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ought we to be, when, as if hearing the voice of Christ, we enter upon this work! Here is revealed, and in full view exbibited, eternal life! the ineffable glories of Immanuel ; the wonders of a world which eye hath not seen, nor ear heard, nor the powers of the human mind conceived ! Amidst the deep and absorbing emotions, produced by such objects and hopes, the attractions of earth lose their enchantment;-we feel the poverty and emptiness of present things; and shake off the shackles which bind and encumber us,

draw near to God our exceeding joy, and be filled with felicity by the light of his countenance.

that we may



MEDITATION is the calm, regular, sober, and steady exercise of the thoughts on those sacred subjects, which interest and affect the heart. True religion, by employing the uuderstanding, by governing the will, by softening the conscience, and sanctifying the passions, new models the inner man, and imparts a peculiar dignity and lustre to the character.

Meditation, as the term is here used, resembles not the calculations and contrivances of worldly prudence, balancing with care the probability of failure or success, and fixing with caution the proportions of loss and gain; nor the excursions of fancy, flitting from toy to toy, and roving through the flowery walks and enchanted grounds of fugitive pleasure; nor the researches of carnal reason, patiently investigating nature's works, without owning or seeking nature's God. Merchants and politicians intensely employ every thought to form their plans and mature their schemes; pleasurebunters give imagination the reins to wander at large over the paradise of fools; and grave philosophers spend day and night in that profound and exhausting study, which is a weariness to the flesh; yet all these are absolute strangers to the divine art of meditation. Nay, it is possible for a man sometimes to think of religion itself, and yet never have that placid, upruffled, happy flow of thoughts, so much to be desired and so rarely attained. Curiosity, or the desire of a name, may prompt a man to give some portion of attention to the evidences and doctrines of Christianity, and to the rites and ceremonies of public worship; in which case a turn for speculation is discovered, but no taste for devotion. He who acts from such motives, reads the Bible, traces the records of church history, and compares different opinions and systems, to shew off the scholar, rather than to imbibe the spirit and exemplify the character of the Christian. He dips into the waters of life, if I may so speak, not to enjoy them, or experience their salutary power, but to investigate their qualities in an inquisitive spirit. The train of ideas which passes through his mind, leaves no tincture of spirituality, no savour of piety. Meditation,” says a good writer," is a fixed, solemn survey, or consideration of some subject of religion, in order to raise the affections, form pious resolutions, improve the mind, and converse with God.*"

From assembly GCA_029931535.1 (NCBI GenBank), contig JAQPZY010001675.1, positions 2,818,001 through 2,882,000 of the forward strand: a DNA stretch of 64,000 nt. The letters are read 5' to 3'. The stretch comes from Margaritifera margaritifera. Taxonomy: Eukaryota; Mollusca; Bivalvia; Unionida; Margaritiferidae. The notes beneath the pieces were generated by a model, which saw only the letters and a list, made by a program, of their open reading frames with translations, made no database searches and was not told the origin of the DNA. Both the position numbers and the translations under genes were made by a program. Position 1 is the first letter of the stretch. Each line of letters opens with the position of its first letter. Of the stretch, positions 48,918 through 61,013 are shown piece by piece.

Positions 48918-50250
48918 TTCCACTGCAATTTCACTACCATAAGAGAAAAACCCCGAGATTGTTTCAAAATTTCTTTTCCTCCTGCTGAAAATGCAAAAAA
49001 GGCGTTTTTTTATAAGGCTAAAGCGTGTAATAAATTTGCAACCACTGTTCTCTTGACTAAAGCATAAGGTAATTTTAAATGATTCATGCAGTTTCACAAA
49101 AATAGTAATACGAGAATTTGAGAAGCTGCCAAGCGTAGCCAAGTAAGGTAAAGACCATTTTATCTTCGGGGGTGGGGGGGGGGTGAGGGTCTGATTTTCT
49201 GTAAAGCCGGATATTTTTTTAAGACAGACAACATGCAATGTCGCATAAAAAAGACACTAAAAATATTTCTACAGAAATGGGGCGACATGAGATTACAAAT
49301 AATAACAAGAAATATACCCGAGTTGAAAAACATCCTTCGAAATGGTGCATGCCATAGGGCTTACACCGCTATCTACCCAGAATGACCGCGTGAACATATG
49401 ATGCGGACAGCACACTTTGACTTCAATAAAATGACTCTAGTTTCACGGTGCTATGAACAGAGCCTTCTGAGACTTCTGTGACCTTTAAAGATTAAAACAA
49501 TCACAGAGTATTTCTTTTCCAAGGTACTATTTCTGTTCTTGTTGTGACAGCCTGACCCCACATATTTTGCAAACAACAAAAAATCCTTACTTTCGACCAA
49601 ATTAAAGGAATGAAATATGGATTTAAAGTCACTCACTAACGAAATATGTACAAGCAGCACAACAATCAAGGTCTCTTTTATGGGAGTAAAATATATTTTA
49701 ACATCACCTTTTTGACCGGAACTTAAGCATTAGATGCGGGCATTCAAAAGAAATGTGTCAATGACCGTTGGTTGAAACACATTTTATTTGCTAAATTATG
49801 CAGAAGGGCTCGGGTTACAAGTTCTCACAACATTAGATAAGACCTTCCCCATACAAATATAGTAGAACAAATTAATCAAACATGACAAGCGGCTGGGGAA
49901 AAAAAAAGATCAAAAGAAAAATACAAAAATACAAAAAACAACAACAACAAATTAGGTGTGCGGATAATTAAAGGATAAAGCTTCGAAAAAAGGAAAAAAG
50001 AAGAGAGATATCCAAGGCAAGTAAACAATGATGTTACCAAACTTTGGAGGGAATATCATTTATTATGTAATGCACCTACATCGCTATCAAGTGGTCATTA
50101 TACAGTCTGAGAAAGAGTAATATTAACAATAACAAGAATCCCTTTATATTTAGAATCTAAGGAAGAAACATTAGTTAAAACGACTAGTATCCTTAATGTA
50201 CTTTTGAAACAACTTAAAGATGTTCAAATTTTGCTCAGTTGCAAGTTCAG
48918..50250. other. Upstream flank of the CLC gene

Blessed is the man that walketh not in the council of the ungodly, nor standeth in the way of sinners, nor sitteth in the seat of the scornful. But his delight is in the law of the Lord; and in his law doth he meditate day and night. And he shall be as a tree planted by the rivers, which bringeth forth his fruit in his season ; his leaf also shall not wither; and whatsoever he doth shall prosper.” (Psalm i. 1-3.) In the instance which David has here so beautifully pourtrayed, it is evident that the mind and the heart move in harmony ;-in other words, with fixedness of thought, is joined fervency of affection. When the mists and clouds of sense are dispersed, and the clogs and fetters of the world are thrown aside, the soul sedately looks above and soars heavenward. Some of the heathen themselves made vigorous efforts to emerge from the mass of surrounding error, and emancipate themselves from inglorions thraldrom, as may be seen in the works of Plato, the book of Meditations, so well known and generally admired, by Marcus Antoninus, and the writings of Seneca. The last of these philosophers says, “It would not be worth

* Bennet's Christian Oratóry.

while for a man to be born and live, did he not study heavenly things. How contemptible a being is the creature we call man, unless he raise himself above present and corporeal enjoyments !” Many who live amidst the blaze of evangelical light, may blush when they read such language from the pen of a Pagan. .

The constant habit of perusing devout books is so indispensable, that it has been termed, with great propriety, the oil of the lamp of prayer. Too much reading, however, and too little meditation, may produce the effect of a lamp inverted, which is extinguished by the very excess of that aliment, whose property it is to feed it:”

“ The knowledge,” observes Dr. Dwight, “ which barely passes through the mind, resembles that which is gained of a country by a traveller, who is whirled through it in a stage; or of a bird flitting over it in his passage to another. Meditation enables us to feel religious subjects with strength and efficacy. A religious man, particularly, will easily remember, that the truths of the Gospel have at times barely swept the surface of his mind; and at others, have powerfully affected his heart. He will easily remember, that the same things, whether arguments, images, or motives, have affected him in these widely different manners. If he will bestow a little pains on this subject,

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